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Chicken Pox Virus Structure and Function

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  • 0:02 A Telltale Rash
  • 1:01 Varicella Zoster Virus
  • 2:59 Infecting a Host Cell
  • 4:14 Shingles
  • 4:46 Lesson Summary
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Lesson Transcript
Instructor: Wendy McDougal

Wendy has taught high school Biology and has a master's degree in education.

Chickenpox is caused by the varicella zoster virus. It is highly contagious, but incidents have been reduced greatly with the development of a vaccine. Learn more about this virus and quiz yourself.

A Telltale Rash

When we get sick, it can sometimes be hard to tell exactly what we have. Is it caused by bacteria or a virus? Is it a common cold or an infection? We often head to the doctor for answers. However, for generations there was one childhood illness that was easily identifiable by parents everywhere. Its calling card was the rash of red spots that suddenly appeared, quickly spreading all over the body as well as to the rest of the kids in the house. The miserable itching, blistering and scabbing of the skin could only mean one thing: Chickenpox had arrived.

Chickenpox, is caused by the varicella zoster virus, or VZV for short. For decades, this illness was a very normal part of childhood. However, with the arrival of its vaccine in 1995, it has become much more rare. In this lesson, we'll zoom in on this minuscule but powerful organism and learn more about its structure and function.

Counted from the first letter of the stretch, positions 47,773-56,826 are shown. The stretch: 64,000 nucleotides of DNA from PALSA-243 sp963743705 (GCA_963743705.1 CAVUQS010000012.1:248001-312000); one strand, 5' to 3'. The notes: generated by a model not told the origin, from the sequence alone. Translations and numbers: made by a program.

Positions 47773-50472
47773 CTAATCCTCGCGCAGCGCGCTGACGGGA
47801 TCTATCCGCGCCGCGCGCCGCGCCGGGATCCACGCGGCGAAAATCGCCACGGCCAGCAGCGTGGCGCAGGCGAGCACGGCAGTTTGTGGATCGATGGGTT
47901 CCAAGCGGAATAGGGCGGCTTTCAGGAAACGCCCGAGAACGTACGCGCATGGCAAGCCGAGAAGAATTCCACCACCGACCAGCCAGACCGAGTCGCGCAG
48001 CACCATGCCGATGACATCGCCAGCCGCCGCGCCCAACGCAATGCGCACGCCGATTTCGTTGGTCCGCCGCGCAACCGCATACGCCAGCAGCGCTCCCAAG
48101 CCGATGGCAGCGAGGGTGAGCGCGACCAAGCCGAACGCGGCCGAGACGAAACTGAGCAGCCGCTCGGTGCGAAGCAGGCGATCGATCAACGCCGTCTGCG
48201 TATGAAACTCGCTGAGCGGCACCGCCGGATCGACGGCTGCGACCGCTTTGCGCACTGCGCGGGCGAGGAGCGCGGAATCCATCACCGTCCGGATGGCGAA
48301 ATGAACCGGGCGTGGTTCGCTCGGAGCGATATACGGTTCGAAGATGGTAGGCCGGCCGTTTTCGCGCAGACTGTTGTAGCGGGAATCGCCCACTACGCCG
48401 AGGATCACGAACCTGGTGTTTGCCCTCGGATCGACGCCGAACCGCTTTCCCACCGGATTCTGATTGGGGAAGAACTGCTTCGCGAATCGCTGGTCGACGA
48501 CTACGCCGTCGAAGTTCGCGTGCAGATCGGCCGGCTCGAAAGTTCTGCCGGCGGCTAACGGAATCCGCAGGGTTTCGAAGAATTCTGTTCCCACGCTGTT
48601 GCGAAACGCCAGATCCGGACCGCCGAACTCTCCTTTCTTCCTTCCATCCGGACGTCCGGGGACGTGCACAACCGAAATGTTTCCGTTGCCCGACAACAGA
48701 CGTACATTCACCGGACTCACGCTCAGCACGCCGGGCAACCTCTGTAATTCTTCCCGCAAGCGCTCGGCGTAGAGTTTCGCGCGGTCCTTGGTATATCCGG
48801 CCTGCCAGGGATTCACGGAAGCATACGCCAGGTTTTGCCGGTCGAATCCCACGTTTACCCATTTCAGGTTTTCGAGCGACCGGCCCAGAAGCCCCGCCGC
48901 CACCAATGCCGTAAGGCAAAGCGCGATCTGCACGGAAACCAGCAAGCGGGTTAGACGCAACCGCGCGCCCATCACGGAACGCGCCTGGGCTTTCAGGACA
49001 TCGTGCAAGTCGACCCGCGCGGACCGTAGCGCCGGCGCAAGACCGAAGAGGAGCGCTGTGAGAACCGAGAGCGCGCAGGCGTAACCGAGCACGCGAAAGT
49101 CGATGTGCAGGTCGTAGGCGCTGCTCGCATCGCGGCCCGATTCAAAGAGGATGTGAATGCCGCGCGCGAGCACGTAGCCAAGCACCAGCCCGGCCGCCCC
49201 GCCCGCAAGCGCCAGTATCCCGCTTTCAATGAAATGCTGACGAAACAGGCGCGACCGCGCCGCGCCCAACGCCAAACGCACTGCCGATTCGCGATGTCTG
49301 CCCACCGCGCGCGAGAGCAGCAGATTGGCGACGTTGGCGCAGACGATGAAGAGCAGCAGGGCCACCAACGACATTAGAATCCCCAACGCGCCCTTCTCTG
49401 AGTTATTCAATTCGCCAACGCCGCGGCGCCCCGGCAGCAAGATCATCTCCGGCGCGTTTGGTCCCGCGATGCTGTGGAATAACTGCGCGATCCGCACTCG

Varicella Zoster Virus

Let's first look at characteristics of viruses in general. These tiny, alien-like creatures are composed of a protein shell with genetic information inside. A virus is an extremely small infection agent that hijacks cells of living organisms in order to replicate themselves and spread.

Viruses are classified according to their chemical, physical and morphological properties. Based on this classification, the varicella zoster virus is part of the herpesvirus family. You may have experienced cold sores, which are also caused by the herpesvirus, but a different type. Specifically, VZV is known as human herpesvirus 3. VZV is very specific in the organisms that it targets, as it only infects human cells.

Let's take a closer look at the structure of the VZV. It is composed of four main parts: the envelope, tegument, capsid, and core. The envelope is the outer covering of the virus. It is made of a lipid bilayer, studded with spiky glycoproteins. These glycoproteins are there to bind with the cell receptors of the host cell, allowing the virus a gateway into its host.

The tegument is the next layer inside the envelope, and it is composed of another layer of viral proteins. Next we find the protein shell mentioned earlier, called the nucleocapsid. Like the nucleus of a living cell, the nucleocapsid contains the very important DNA. Think of a capsule in which important items are stored. And the shape of this shell is most extraordinary. As if straight out of a geometry textbook, it is a twenty-faced icosahedron.

Tucked within the nucleocapsid is the core, which is the lifeline for the virus. Genetic information in the form of a linear double strand of DNA is safely encapsulated, only to be released when infecting a host cell. Of all the types of herpesvirus, VZV contains the smallest genome.

Infecting a Host Cell

You may be wondering exactly how the varicella zoster virus infects its host. VZV is transmitted by droplets, meaning that it can be transmitted if an infected person shares their food or drink. Coughing and sneezing into someone's face also helps to pass the virus along.

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